Mag. Judge Nathanael M. Cousins

Magistrate Judge Nathanael M. Cousins recently denied Apple’s equitable defense that sought to hold a Core Wireless standard essential patent unenforceable because the prior patent owner Nokia allegedly failed to timely disclose to the ETSI standards body a pending patent application.  Judge Cousins also entered Final Judgment based on the jury’s recent verdict that awarded a $7.3 million lump sum reasonable royalty for Apple’s infringement of two SEPs (see our Dec. 15, 2016 post on the verdict).  This case provides incremental insight into litigating issues concerning a patentee’s alleged failure to disclose intellectual property rights to a standards body, at least with respect to the equitable theories of implied waiver and equitable estoppel.

In this case, the alleged failure to disclose related to a pending U.S. patent application that claimed priority to a Finnish patent application that was filed by the patent owner and pending while the standard was being developed.  The U.S. patent application did not issue as the patent-in-suit until several years after the standard was adopted.  Within a month or so of the patent’s issue, the patent owner disclosed the patent to the standards body, which was deemed to be “shortly after [the patentee] could point to the contours of its IPR with specificity because the claims were allowed.”

This did not give rise to an inference that the patent owner was relinquishing its patent rights as required to establish implied waiver.  And Apple, who did not create or sell its adjudged infringing products until many years later, did not show that it had relied on Nokia’s failure to disclose or was prejudiced by it, as required to establish equitable estoppel. Continue Reading Court denies Apple’s equitable defense that was premised on failure to disclose patent applications to a standards body (Core Wireless v. Apple)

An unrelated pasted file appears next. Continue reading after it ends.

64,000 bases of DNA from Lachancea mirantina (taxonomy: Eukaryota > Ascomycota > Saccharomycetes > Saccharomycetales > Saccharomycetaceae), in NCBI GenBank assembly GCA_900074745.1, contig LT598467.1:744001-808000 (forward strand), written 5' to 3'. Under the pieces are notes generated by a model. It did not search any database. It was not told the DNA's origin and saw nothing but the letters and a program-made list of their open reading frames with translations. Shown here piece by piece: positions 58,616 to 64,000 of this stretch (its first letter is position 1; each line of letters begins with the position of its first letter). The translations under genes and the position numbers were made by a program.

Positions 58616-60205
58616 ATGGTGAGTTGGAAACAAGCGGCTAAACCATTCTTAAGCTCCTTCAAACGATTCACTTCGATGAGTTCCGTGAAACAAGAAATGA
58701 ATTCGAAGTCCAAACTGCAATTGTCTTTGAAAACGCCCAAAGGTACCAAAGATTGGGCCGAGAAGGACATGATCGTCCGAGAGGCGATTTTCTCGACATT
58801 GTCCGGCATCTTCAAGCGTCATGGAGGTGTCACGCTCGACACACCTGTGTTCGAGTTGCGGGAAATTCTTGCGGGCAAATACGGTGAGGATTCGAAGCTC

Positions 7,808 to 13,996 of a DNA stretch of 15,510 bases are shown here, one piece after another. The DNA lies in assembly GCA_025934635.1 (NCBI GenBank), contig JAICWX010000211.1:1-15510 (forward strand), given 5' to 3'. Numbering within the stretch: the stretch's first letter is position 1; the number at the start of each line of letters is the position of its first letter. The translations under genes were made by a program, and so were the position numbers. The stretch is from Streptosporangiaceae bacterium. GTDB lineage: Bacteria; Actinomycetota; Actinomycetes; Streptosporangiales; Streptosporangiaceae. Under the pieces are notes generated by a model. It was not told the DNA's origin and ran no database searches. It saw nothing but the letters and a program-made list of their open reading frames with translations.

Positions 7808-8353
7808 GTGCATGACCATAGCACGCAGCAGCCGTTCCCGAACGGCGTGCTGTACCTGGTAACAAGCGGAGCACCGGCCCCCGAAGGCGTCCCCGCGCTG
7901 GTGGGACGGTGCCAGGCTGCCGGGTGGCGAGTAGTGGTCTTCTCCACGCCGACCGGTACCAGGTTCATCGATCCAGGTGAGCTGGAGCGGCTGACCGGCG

Today, a Northern District of California jury in a trial before Magistrate Judge Nathanael M. Cousins entered a Verdict finding that Apple infringed two patents alleged essential to ETSI and 3GPP cellular standards, that the patents were not invalid and awarding a reasonable royalty in the amount of $3.4 Million and $3.9 Million for each patent, respectively, as single lump sum payments for past and future infringement.  It is not clear from the public record how the jury reached this damages verdict or whether it favors more the patent owner Core Wireless or the adjudged infringer Apple.  We may follow-up this post if more insight is provided by post-trial briefings or the trial transcripts become public.

Below is a discussion of some of the pre-trial rulings and jury instructions that would have shaped the jury’s reasonable royalty determination here.  These rulings touch-on the issues of royalty stacking, the smallest salable patent practicing unit, the form of a reasonable royalty, relevant Georgia-Pacific factors and apportionment to the value of the patented technology. Continue Reading Jury awards Core Wireless $7.3 Million lump sum for Apple’s infringement of two SEPs (Core Wireless v. Apple)